Saving Money on Your School District Debt

By Charles K. Trainor

This past summer was one that many people would like to forget. The economy was battered. Hurricane Irene destroyed thousands of homes along the East Coast. Tropical Storm Lee soaked states along the Gulf Coast and the already waterlogged Eastern Seaboard. Unfortunately, it missed drought-stricken Texas, where wild fires scorched over 100,000 acres, destroying hundreds of homes. In addition to enormous human suffering, these disasters caused a severe economic impact on homeowners and businesses.

Other events at home and abroad also affected our economy. Turmoil in global financial markets increased stress levels for governments and investors alike. Rumors about the possibility of several European nations defaulting on their debts were partly to blame. Here at home, we experienced our own brush with default until Congress and the President finally reached a less-than-elegant compromise to raise our national debt limit.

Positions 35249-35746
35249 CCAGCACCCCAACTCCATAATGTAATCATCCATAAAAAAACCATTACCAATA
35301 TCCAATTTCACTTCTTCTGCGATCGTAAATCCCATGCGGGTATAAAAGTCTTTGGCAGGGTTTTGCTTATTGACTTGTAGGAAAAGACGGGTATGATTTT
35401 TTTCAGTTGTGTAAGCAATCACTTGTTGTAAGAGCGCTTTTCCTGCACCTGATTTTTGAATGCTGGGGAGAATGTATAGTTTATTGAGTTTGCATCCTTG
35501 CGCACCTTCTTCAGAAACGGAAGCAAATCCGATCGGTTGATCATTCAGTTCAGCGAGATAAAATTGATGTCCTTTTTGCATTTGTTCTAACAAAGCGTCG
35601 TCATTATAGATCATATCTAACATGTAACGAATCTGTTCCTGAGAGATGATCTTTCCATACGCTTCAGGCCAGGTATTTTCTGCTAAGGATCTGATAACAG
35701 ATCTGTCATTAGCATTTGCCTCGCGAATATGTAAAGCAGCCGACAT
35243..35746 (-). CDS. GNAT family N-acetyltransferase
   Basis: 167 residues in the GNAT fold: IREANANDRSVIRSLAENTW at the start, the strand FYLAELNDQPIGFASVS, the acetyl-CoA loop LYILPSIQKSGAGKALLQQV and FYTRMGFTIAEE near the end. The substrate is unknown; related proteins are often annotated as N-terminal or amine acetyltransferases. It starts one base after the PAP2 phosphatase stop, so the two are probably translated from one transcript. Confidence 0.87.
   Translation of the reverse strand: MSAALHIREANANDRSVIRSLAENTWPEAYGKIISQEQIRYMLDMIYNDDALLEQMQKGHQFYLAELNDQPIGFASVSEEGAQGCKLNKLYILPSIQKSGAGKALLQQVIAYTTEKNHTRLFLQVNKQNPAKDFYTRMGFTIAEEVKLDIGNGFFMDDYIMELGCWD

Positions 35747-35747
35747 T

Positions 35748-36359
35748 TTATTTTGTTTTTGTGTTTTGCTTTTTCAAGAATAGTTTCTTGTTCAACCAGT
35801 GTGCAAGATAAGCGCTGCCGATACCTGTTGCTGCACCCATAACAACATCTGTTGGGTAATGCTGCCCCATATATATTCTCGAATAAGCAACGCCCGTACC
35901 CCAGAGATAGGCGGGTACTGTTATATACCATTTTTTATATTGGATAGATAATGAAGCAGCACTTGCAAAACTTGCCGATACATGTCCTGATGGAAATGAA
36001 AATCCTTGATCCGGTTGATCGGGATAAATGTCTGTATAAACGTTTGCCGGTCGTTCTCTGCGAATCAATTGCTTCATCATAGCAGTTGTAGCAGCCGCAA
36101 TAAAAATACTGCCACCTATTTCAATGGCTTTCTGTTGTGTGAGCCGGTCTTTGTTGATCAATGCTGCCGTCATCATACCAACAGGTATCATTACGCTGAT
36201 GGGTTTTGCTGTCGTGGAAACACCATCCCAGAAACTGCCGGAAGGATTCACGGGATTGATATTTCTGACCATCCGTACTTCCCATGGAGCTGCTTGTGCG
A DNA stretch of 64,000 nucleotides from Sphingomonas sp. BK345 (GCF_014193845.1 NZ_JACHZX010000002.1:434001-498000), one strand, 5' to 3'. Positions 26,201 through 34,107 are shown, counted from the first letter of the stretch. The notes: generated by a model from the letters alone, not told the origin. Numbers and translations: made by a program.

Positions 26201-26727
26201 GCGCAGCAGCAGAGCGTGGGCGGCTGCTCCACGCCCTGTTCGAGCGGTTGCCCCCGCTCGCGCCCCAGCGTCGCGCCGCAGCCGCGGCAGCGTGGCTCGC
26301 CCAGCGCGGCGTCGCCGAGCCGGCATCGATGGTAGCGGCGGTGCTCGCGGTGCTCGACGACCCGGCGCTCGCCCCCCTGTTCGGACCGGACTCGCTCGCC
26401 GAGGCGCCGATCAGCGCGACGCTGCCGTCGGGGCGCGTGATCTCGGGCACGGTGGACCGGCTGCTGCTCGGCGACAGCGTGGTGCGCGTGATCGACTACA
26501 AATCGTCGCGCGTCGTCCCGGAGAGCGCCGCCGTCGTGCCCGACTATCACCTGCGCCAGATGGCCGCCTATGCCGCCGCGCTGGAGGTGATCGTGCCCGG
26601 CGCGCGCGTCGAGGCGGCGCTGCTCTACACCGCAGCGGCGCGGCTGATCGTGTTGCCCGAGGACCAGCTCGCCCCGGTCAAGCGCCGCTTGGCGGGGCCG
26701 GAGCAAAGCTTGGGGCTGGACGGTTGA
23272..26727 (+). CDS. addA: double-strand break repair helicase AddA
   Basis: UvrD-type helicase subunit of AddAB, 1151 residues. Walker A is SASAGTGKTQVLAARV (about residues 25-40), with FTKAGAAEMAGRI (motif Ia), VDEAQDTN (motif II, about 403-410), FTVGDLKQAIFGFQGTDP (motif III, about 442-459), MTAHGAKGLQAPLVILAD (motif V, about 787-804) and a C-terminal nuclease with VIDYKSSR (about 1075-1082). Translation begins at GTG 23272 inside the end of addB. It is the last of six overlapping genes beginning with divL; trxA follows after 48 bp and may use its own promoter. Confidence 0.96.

Throughout the tense negotiations, many were concerned that the U.S. government would lose its AAA credit rating, the highest and most valued designation used by independent rating agencies. These ratings rank the ability of borrowers to repay their debts. In most cases, the higher the credit rating, the lower the interest costs for the borrower. For municipal borrowers such as school districts, that can mean significant savings over time.

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